I am definitely not one who is up to date with current political affairs or has a great understanding for that part of English culture – I know who’s currently in power, have a vague recognition of the differing parties, and realise how the political climate has shifted over the last decade or so. So when I was on my way to see J.T.Rogers’ new play Blood and Gifts set in the eighties, I was sure the plotline of Soviet invasion and selling weapons to Afghanistan would go right over my head.
However, this piece of political realism which combines outstanding acting with an innovative set design featuring multiple locations on moving platforms engaged me as an audience member and inspired me through its technical and performance skills. The lead role, taken on by British/Welsh actor Lloyd Owen, epitomized the American stereotype whilst not overdoing the hero-come-martyr effect of the text. Though the dramatic, emotional out-front pauses of James Warnock reminded me of corny American films, Owen was able to push the play forward, and his performance remained consistent so the audience could follow his journey through the tumult of historical events. Not once did I feel it right to place the blame on Owen’s character for the consequences of the story – throughout he remained sincere and the truest ‘do-gooder’ and it was this earnest approach that made the final dialogue with Abdullah (Demosthenes Chrysan) emotive and almost heart-wrenching.
Supporting Owen were Adam James, the bumbling, cynical Englishman Simon Craig; Philip Arditti playing Saeed whose impressive performance made the end revelation even more devastating; and Demosthenes Chyrsan whose relationship with Owen as Abdullah was at times a strange mix of endearing and sinister. Although it was a play that focused largely on the cultural stereotypes developed over the last thirty years, there was never a moment of commedia or gratuitous racism to express current views – at all points during the story the characters were expressed in a way that was relatable to even those completely oblivious to modern politics.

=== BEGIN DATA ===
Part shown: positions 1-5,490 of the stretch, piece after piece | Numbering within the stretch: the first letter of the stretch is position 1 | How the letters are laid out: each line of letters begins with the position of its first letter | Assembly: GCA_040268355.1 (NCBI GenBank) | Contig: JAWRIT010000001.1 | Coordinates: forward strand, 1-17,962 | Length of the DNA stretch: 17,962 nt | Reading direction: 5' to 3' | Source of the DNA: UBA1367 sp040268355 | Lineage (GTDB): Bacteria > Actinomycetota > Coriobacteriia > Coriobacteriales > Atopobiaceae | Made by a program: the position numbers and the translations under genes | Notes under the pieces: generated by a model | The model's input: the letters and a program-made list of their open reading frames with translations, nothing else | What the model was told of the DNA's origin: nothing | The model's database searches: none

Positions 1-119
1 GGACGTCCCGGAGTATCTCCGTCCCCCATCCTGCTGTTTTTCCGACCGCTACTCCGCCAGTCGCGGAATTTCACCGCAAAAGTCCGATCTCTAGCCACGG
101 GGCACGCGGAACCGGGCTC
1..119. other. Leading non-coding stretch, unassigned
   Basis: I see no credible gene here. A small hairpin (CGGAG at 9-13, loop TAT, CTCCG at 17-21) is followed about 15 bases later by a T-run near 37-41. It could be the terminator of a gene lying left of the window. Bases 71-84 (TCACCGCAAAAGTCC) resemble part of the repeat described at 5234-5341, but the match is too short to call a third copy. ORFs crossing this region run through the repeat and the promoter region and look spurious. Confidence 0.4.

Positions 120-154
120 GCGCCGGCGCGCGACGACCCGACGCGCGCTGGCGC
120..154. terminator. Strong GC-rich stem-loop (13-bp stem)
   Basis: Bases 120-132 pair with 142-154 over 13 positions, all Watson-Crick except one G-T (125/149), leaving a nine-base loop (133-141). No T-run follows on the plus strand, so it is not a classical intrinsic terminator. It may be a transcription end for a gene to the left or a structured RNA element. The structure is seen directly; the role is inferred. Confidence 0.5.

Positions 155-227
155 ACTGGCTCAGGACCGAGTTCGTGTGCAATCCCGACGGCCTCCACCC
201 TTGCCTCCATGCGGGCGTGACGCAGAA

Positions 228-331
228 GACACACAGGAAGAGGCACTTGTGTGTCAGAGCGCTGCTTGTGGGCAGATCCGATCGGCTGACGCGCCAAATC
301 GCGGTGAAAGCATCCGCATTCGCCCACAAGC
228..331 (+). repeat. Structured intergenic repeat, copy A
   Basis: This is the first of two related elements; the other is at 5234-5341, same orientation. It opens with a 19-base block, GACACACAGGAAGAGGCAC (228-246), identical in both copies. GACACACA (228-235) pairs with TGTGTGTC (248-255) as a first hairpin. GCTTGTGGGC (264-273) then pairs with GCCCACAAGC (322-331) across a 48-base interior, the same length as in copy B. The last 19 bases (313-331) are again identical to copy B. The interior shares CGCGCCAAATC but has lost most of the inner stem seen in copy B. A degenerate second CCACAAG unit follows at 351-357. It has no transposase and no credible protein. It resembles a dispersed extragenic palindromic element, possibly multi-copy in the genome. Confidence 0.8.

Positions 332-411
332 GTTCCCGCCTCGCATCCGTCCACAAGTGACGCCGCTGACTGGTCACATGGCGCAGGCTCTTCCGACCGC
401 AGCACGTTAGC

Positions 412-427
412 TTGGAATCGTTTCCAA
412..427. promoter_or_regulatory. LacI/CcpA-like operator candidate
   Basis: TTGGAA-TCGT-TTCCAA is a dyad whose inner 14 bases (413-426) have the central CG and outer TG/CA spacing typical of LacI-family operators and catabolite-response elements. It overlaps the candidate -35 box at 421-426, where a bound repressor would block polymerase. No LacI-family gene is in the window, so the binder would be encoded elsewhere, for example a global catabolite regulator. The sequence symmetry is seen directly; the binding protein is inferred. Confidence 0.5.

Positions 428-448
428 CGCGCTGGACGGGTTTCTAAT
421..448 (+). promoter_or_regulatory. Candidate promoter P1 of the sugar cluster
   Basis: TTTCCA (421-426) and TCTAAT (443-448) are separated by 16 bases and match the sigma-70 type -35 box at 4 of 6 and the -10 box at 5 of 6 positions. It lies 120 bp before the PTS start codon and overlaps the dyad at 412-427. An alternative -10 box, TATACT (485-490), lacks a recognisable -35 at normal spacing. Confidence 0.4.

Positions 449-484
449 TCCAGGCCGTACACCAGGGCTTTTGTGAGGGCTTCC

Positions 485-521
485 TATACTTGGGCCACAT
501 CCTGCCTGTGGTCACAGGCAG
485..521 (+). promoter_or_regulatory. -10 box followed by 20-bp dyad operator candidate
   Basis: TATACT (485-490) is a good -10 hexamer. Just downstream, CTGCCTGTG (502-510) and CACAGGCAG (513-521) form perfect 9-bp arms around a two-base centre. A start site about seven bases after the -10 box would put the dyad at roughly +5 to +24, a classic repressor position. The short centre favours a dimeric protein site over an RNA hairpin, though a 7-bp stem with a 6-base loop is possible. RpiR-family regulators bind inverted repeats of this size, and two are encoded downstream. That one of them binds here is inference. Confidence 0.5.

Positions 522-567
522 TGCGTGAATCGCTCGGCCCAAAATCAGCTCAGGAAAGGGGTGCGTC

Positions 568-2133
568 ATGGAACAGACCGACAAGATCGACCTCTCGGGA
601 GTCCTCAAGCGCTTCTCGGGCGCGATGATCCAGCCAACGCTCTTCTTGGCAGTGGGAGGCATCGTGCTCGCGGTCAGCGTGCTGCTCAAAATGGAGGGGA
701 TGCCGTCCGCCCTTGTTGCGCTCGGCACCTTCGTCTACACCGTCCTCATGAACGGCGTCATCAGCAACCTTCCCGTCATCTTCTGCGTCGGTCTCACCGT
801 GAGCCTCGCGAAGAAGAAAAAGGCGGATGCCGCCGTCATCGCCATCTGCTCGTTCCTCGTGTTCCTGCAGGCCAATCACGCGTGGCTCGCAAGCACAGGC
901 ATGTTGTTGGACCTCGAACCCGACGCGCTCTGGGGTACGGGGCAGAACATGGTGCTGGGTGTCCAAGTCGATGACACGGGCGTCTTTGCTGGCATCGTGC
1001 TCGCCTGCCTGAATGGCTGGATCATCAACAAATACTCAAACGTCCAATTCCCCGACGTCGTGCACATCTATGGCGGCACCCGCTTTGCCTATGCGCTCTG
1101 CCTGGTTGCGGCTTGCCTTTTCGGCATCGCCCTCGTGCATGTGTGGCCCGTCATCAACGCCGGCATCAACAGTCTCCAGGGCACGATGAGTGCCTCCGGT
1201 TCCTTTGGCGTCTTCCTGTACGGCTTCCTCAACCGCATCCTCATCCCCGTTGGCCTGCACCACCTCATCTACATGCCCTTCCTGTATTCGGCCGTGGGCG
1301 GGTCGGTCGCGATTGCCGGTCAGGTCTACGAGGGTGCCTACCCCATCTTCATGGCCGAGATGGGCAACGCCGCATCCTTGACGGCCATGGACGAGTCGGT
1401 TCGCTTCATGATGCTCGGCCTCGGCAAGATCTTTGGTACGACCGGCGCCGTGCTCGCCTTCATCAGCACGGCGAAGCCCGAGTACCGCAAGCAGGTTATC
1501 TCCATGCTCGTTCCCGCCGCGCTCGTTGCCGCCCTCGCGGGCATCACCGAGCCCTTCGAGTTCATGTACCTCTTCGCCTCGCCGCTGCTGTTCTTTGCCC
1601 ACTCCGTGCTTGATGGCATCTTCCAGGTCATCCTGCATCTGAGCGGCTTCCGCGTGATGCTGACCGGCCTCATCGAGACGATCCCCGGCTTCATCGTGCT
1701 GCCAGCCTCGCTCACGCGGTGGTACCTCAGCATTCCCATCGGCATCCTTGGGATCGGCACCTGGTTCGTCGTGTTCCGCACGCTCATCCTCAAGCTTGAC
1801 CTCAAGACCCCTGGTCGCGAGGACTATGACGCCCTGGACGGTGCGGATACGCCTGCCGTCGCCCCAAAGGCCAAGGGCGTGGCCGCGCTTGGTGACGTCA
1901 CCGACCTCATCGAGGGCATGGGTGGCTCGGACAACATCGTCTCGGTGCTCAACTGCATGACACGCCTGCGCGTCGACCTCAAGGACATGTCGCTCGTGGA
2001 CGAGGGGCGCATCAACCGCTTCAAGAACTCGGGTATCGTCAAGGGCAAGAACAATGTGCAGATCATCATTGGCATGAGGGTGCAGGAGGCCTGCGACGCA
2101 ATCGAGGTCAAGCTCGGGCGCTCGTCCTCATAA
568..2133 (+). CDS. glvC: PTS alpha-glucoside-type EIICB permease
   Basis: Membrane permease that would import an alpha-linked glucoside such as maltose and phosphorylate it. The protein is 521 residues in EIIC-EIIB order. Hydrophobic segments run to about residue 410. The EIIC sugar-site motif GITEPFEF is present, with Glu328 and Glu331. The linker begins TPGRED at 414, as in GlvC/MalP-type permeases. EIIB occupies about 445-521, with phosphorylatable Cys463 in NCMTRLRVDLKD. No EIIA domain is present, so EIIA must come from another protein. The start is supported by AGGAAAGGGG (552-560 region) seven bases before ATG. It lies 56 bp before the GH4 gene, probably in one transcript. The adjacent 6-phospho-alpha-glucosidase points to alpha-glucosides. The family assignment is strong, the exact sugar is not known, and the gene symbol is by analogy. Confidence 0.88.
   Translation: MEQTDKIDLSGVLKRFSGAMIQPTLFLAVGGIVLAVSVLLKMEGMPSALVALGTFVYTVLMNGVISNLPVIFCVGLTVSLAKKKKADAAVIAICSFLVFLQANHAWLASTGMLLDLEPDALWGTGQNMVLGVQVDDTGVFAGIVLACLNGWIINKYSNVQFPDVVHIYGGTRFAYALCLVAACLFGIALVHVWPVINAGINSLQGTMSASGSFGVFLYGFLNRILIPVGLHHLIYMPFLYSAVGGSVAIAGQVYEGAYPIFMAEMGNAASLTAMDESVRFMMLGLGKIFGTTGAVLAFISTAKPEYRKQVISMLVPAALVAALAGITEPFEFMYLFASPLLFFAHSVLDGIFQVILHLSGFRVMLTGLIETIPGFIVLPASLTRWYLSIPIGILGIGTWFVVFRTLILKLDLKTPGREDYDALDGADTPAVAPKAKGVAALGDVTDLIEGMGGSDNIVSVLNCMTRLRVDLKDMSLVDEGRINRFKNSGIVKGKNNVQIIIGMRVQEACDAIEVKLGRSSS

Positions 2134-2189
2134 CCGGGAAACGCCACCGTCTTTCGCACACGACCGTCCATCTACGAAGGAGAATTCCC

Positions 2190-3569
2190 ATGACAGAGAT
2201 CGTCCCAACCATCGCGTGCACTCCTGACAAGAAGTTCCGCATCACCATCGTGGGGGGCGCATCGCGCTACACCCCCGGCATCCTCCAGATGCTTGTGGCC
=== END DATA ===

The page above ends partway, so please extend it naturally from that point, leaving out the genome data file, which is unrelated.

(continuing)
The design by Ultz was innovative and enhanced the text beautifully. Various sets moved forward and back on the stage on rolling platforms, cut off by sliding walls or windows. The transformation of the space from office to Afghan desert was phenomenal, whilst the moving lighting rig created a sense of claustrophobia in some of the more intense scenes that set off the characters’ dialogue in a very emotive way.
Though I must admit I would never normally have considered this a play to go and see, I’m very glad I went as it was informative both politically and in theatrical style. The actors worked well to portray the various relationships of the play that spanned around about a decade, and the design of set and lighting brought the text to cinematic life.
Blood and Gifts is playing at the National Theatre until 14th November, booking via the National’s website.